Page 3138 - Week 10 - Wednesday, 16 September 2015
the text of his motion, there is a lot of sensitivity around tabling or revealing some information. The tricky balance here is to find the right level of information to make public whilst at the same time respecting privacy. I heard Mr Doszpot rattle off a series of questions. The issue is whether all of those questions warrant a public discussion or whether it is about getting to the bottom of the systemic issues here that is most important. Personally, I think it is the latter.
This is a small town and while there is no doubt that some are aware of the school in question, we must try as much as possible in our public dissection of the circumstances to protect the identity of the child and their family. I and staff from my office have received briefings on this matter, as I understand Mr Doszpot has, and this issue of privacy is certainly something I have reflected on in the course of those conversations.
Unfortunately, I think that some of the finer points of detailed information requested by Mr Doszpot in this motion would indeed jeopardise that privacy and may also negatively impact on the internal processes of the director-general as she responds to her minister’s direction to seriously examine the actions of each and every officer who was part of the directorate’s response. That said, I believe that his questions require a response of some kind, and I certainly encourage Minister Burch to be as forthright as she can in seeking to address that. In view of the nature of the amendment and the additional information it contains, I am able to support it.
What has clearly been a key question for everyone is this: what were the antecedents to this structure being built? As the summary of the investigations report states, there appear to have been escalating circumstances prior to the decision being made by the principal. It also states that it seems that officers of the directorate may not have followed up or provided adequate support to manage these escalating circumstances. Yet we also know from the findings of the investigation that it was the sole decision of the principal and it was made with no input, consultation or approval from any of the many support services and specialist teachers or allied health experts available. On that reading and based on the minister’s recent speech, it appears that while there had been some contact between the principal and the directorate at some stage, there was no prior engagement on the construction of the cage.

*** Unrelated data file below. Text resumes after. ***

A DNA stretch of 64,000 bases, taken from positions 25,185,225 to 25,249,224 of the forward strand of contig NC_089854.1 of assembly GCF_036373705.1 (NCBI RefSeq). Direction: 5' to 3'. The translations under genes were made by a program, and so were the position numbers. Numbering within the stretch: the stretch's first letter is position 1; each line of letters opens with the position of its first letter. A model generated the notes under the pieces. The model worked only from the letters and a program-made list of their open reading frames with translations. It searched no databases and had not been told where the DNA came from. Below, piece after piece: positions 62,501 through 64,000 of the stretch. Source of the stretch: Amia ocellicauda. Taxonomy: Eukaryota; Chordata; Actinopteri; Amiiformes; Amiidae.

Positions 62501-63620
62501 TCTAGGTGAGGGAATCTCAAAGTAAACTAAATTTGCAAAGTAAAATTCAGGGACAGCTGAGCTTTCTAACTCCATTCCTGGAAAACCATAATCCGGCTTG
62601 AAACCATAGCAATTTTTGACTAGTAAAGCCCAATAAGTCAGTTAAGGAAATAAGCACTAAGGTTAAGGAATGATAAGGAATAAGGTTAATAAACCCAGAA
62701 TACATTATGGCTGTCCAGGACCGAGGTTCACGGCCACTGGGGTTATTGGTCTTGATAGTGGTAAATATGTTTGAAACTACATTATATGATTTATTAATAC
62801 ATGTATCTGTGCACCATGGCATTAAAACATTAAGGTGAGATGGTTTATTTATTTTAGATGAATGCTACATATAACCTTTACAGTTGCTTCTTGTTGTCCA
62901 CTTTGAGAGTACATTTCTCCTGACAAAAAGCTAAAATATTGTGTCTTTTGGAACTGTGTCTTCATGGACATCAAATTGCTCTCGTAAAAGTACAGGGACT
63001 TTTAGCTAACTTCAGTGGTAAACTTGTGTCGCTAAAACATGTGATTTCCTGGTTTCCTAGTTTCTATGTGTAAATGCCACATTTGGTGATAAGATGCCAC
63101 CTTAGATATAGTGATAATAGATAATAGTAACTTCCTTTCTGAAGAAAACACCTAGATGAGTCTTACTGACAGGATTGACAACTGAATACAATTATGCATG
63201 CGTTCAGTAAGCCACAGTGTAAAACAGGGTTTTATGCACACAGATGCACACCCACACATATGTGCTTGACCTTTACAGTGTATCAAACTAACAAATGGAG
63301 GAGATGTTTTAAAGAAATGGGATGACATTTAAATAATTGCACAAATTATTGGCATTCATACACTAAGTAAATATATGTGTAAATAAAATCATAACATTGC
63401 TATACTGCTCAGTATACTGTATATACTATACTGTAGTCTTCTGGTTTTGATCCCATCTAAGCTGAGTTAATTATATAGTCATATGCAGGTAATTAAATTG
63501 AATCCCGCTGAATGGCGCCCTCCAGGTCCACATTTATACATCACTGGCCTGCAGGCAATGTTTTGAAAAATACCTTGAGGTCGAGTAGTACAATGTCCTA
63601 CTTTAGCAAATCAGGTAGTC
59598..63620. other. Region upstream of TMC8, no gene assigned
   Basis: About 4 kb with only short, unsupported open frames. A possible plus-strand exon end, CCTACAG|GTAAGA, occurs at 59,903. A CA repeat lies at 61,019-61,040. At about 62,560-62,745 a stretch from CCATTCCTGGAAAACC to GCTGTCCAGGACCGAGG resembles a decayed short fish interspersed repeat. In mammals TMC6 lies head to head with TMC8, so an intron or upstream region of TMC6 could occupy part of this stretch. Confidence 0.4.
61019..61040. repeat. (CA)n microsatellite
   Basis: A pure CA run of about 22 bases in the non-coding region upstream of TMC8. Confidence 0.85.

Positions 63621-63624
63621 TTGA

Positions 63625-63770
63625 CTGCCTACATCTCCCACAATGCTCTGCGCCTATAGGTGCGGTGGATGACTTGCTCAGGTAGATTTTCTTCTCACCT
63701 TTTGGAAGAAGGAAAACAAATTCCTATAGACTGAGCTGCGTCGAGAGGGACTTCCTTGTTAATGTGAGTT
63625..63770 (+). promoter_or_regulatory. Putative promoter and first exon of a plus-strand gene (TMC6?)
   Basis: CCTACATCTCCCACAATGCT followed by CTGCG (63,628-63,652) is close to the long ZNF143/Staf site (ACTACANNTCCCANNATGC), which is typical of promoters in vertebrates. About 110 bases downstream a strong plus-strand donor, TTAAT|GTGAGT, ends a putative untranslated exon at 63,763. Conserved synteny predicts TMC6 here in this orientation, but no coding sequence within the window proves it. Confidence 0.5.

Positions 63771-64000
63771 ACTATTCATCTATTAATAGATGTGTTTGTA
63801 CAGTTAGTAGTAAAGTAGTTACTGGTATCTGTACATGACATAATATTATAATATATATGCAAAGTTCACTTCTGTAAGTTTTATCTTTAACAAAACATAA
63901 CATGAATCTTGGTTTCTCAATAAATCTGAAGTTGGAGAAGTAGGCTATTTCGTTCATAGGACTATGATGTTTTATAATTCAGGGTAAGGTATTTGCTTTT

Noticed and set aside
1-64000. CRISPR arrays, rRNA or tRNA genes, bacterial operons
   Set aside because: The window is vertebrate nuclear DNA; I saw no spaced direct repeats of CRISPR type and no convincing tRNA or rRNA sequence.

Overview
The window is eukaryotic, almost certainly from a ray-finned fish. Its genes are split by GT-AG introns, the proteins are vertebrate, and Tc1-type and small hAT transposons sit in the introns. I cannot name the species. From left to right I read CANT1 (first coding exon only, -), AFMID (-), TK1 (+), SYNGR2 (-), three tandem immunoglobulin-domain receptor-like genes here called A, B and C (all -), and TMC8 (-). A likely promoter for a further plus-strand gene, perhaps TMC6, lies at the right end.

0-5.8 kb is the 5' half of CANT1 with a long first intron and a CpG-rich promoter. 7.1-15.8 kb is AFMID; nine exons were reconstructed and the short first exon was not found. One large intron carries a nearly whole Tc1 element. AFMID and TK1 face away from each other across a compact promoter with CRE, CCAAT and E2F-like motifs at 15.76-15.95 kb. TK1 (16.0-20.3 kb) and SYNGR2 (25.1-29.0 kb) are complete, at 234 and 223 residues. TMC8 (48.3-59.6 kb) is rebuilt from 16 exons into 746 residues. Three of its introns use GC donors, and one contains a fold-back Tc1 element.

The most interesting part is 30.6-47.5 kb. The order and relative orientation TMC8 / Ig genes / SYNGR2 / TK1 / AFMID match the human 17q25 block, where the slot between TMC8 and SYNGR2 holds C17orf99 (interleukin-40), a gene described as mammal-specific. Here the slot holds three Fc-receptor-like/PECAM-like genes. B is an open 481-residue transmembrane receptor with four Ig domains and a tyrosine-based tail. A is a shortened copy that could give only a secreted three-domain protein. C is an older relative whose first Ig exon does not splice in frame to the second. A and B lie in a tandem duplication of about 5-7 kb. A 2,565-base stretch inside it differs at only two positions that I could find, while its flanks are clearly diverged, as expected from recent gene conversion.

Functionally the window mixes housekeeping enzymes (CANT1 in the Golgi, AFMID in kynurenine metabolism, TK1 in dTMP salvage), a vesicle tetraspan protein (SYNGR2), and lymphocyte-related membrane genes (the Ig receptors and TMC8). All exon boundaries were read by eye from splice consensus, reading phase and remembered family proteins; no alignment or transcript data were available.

In relation to the quotes requested and received related to the construction of the structure, which the Canberra Times reported on today, I am led to understand there has been information provided to Mr Doszpot via freedom of information. The question of a possible criminal charge which Mr Doszpot has raised in his motion is an understandable question and one that I had myself. I thank Ms Burch for clearing up this matter and note that there is apparently advice from the Director of Public Prosecutions that there do not appear to be any possible criminal charges to be laid.
There have also been questions related to any guidelines or protocols for the use of this completely inappropriate structure. I have been advised that, while there may have been such guidelines, they had no standing whatsoever, for you cannot countenance protocols developed in complete disregard for accepted practice or in isolation from the experts. You cannot validate guidelines for the use of something that should never have been built.